by Francesco Galietti
This note is meant to provide an initial overview of what seems to be a rethinking of Italy’s concept of “sensitive assets”. In the author’s view, the national concept of sensitive assets is de facto not limited to traditional areas such as defence, technology or energy but takes into account Italy’s economic strengths, too.
In this respect, the food sector is a crucial element of Italy’s export capacity, and a top contributor to Italy’s GDP. While foreign acquisitions in this space have increased significantly, there might be more at stake. In fact, the Fondo Strategico Italiano (“FSI”) – largely considered as Italy’s domestic sovereign wealth fund – has specifically included the food industry into the scope of investment of its corporate joint ventures with foreign sovereign investors such as the “IQ Made in Italy Venture”, with Qatar Holdings LLc, and the JV with the Russian Direct Investment Fund.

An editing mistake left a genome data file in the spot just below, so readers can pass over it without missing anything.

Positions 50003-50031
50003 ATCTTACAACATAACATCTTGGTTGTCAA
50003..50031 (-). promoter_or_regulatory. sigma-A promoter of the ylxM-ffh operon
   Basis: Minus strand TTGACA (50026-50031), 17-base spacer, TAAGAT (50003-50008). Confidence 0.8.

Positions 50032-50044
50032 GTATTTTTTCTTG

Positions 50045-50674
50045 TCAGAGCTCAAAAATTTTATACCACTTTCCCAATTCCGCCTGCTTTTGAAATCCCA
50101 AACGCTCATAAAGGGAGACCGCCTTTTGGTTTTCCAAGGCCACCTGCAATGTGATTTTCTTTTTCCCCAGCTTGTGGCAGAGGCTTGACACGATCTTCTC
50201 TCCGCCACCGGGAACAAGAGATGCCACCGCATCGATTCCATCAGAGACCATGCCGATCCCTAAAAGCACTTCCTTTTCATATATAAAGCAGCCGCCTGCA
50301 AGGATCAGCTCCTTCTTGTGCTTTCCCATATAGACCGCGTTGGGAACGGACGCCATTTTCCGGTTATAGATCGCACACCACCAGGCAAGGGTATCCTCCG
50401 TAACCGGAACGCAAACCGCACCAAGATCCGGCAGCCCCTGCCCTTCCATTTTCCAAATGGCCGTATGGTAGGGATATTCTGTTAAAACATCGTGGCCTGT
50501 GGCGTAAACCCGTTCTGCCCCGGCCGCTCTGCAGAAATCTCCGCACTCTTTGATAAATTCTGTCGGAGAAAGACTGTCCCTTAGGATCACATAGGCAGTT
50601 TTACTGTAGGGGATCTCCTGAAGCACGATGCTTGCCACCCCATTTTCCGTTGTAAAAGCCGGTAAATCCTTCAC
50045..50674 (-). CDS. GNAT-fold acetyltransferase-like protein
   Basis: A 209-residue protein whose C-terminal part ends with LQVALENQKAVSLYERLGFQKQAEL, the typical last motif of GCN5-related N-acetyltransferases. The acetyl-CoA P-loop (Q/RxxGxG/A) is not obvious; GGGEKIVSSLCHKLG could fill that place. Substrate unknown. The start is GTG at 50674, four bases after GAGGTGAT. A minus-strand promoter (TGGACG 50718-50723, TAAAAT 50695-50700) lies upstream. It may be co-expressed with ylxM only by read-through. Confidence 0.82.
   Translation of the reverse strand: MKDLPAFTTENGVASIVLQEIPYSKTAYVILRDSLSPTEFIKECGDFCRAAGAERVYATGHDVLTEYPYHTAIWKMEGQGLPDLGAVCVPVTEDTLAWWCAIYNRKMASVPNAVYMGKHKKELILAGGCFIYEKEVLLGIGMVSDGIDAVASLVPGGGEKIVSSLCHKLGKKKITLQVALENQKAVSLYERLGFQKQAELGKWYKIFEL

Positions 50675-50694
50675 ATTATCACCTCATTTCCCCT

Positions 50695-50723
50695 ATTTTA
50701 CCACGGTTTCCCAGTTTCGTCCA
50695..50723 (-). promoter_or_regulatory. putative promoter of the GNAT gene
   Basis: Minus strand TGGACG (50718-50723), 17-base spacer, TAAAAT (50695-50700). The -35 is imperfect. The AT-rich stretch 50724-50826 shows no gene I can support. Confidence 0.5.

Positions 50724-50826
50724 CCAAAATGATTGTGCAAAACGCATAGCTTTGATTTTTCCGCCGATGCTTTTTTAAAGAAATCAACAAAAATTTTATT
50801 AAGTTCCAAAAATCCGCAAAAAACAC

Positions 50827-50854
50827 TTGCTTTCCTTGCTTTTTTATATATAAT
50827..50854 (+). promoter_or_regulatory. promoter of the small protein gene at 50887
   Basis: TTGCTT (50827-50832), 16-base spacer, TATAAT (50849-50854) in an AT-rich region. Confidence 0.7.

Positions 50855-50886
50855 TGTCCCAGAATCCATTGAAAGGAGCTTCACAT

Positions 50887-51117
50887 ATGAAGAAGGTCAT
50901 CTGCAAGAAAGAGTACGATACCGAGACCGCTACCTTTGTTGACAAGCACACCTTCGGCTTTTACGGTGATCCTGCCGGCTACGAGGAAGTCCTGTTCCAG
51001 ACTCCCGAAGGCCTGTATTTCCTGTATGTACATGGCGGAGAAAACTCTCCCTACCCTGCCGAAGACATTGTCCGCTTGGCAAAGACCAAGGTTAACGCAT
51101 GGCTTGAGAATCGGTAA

On one hand, food is a top contributor to Italy’s GDP and export. As pointed out by deputy Minister of Economic Development and Foreign Trade Carlo Calenda on a September 2013 parliamentary hearing, Italy’s food exports total approximately 26 bn€, equal to 6.7% of aggregate exports. The food industry is the country’s second largest manufacturing sector, and it purchases as much as 72% percent of the domestic agriculture production.
On the other hand, foreign acquisitions in the Italian food industry are hardly a novelty, and sometimes foreign buyers are State-backed, as for instance Spanish giant Ebro Foods where the Spanish state has a 11% stake. As the following table shows, foreign buyers have acquired several well-known Italian players, without prompting strong economic xenophobia.